For the petticoat I started with the bodice lining pattern pieces from 1790 Open Pelisse and Regency Dress by Thimbles and Acorns. I’ve noted previously that the bodice was very loose on Mattel AG dolls, but that was actually an advantage here. I trimmed 1/8″ from the neckline and armscyes so that the fabric would not be seen over the gauze, as well as taking 2 mm off the neck side of the front shoulder seam so that it would lie flat. The pattern pieces actually show further trimming of neckline which I’ll have to correct it I ever make this again.

I added 11″ long generic skirt pieces, adding extra width at the side seams because the original plan was to have open sides tied together with twill tape, but I realised once I basted the shoulder pieces together that there wasn’t enough room for the head so it changed to a shoulder fastening, which required more pattern adjustment. With the shoulder straps pinned in place (allowing enough overlap to accommodate the button closure) I put the gauze dress on over the petticoat, tied the drawstrings and then marked the neckline with a pencil. Luckily the armscye was low enough that it didn’t need any adjustment. I over-trimmed the shoulder straps, though, and ended up having to sew 1/8″ seams.

Fabric:
I used white voile which I found at Lincraft a couple of weeks ago — it’s the first time I’ve seen plain white voile so I bought 5 metres. That should last me a while! I toyed with the idea of adding a lace trim but decided it wasn’t in keeping with the simple style of the dress. I might add some white embroidery around the hem, though.

Construction:
I dithered for quite a while as I couldn’t decide between simply turning the raw edges or making a facing. In my previous not-very-successful effort a couple of years ago I had turned and overstitched the edges, but it didn’t look very good, and since voile is quite thin I decided I could cope with the double thickness — it would help with the shoulder strap fastenings too. The facing came down to about half an inch below the natural waistline on the doll.
1790 petticoat side sems and hem
Actual construction was very simple. I stitched the front and front facing pieces together along the top edge from side to side, then clipped the curves, turned and pressed. I repeated this for the back and back facing.  I stitched the side seams and overcast them with blanket stitch and also overcast the bottom edge of the facing. Then I top-stitched very close to the edge on the neckline and armscye. I added some twill tape just under the armscye of the petticoat –I should have inserted it in the side seams, of course, but I forgot. The hem was a double-turned quarter inch secured with running stitch.
1790 petticoat shoulder fastening
Finally I attached a small button to the back shoulder strap and made a small thread loop on the front strap.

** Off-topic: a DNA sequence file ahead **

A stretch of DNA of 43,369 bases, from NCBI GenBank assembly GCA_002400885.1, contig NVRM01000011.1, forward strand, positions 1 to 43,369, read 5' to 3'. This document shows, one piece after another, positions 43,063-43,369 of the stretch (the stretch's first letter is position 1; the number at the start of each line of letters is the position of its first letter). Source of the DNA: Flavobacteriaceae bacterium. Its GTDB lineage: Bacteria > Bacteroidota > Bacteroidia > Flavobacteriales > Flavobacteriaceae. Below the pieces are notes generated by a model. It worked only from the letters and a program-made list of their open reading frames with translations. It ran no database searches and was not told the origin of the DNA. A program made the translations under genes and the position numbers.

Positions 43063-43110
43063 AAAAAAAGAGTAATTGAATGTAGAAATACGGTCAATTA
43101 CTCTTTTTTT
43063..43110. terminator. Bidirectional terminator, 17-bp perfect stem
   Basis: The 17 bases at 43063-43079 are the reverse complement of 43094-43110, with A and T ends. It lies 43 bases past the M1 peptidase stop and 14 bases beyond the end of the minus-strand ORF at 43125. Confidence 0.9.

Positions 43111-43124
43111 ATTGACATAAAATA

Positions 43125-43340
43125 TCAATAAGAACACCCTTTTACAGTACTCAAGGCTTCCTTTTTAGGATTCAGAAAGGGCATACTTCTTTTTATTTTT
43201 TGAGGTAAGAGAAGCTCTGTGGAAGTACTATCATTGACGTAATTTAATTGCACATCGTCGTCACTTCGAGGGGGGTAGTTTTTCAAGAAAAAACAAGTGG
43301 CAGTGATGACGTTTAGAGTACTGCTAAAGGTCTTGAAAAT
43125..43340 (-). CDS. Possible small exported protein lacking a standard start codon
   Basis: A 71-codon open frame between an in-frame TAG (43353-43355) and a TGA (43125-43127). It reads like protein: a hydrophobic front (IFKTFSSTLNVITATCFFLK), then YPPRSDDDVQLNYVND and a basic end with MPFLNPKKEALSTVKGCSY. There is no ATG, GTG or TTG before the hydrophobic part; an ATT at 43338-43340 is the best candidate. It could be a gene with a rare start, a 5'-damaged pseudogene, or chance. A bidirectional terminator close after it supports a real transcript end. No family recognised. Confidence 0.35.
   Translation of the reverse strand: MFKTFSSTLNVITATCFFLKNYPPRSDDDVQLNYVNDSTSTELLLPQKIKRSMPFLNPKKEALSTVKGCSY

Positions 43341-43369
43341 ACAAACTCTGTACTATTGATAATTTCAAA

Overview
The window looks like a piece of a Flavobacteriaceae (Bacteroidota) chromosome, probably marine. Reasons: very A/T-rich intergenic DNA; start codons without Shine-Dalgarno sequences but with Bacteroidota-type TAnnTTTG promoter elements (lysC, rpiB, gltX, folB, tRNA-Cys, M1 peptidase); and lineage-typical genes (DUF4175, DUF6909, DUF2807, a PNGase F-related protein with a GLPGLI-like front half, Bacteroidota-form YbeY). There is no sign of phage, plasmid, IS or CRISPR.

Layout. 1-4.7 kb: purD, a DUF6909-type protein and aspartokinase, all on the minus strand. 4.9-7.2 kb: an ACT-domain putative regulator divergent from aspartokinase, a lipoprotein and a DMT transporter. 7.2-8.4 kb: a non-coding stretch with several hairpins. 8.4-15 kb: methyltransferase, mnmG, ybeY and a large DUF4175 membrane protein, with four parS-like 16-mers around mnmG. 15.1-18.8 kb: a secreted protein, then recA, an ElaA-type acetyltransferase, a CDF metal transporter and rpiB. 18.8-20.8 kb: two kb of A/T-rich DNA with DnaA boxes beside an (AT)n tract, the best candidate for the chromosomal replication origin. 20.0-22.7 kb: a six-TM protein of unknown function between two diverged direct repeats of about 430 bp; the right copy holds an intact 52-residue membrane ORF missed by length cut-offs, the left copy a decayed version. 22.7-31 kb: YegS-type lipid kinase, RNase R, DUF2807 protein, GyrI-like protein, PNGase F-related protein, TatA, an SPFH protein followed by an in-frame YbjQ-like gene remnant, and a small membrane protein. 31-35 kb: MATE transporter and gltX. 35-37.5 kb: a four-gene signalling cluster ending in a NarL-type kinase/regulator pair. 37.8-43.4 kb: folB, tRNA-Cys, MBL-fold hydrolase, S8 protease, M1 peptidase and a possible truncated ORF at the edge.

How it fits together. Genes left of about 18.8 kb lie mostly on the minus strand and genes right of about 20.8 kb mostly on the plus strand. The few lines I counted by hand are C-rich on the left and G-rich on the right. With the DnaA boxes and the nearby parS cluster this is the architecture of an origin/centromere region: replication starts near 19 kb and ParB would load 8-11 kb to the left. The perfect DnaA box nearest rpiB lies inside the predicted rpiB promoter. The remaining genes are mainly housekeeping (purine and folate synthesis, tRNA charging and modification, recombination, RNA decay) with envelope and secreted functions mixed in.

Fit:
1790 petticoat -- Caroline v Addy front
1790 petticoat -- Caroline v Addy side
1790 petticoat -- Caroline v Addy back
There is a 4.5 cm difference between Addy and Caroline around the chest, but the twill ties allow a smooth flat front with all fullness pushed to the sides (or to the back, if that is preferred).

Lessons Learned:
1. It’s impossible to make a non-stretch, non-gathered closed neckline that fits over a doll’s head.
2. Don’t over trim — shoulder straps should be about half an inch finished, so at least 1″ before stitching — yes this looks very wide, you have to trust that it will end up the right size.
3. I could make it a little slimmer around the chest and waist without risking it being too small for pre-Mattel dolls.

Notes for future versions:
1. This could probably be done by machine in a fraction of the time as there are no tight curves.

A Teaser

I have one project finished but I’m not really happy with the result so I’m trying to fix it before posting it, probably tomorrow or Monday. I have another project that is three-quarters done and I’ll post that once it’s finished, in about ten days or so. The project after that is going to be something completely new and I’m both excited and apprehensive about it.

If you recognise this —
My next project
— you will know exactly what I’m attempting. Wish me luck!

1810 Regency Dress

1810 Regency dress modelled by Felicity
1810 Regency dress modelled by Felicity

Pattern:
Carpatina D12 - 1810 Regency Dress and Spencer
For this outfit I used Carpatina PATD12 1810 Regency Dress which I bought through Pixie Faire. This was actually the very first dress I made for an American Girl doll. I started it back in 2019 and it was modelled by Julie in this post, along with a very poorly constructed slip. Recently I took it up again and decided to make a lining for the skirt instead of the abandoned slip and also to add closures and embellishments, so it’s finally getting its own post.

Fabric:
The main fabric is a tiny floral on a cream background that I’ve had for many years. For the bodice lining I used a yellowish cream cotton that wasn’t too thick, but I must have used scraps because I can’t find any more of it. Instead I used a lighter cream solid for the skirt lining.

Construction:
All the seams in 2019 were sewn by machine, and although it turned out reasonably well I found it incredibly fiddly and very difficult to keep the seams at the correct quarter-inch distance from the edge, especially around the sleeves. Almost all subsequent dresses have been made by hand — yes it takes longer, but it’s something I can do in front of the television and it’s much more relaxing.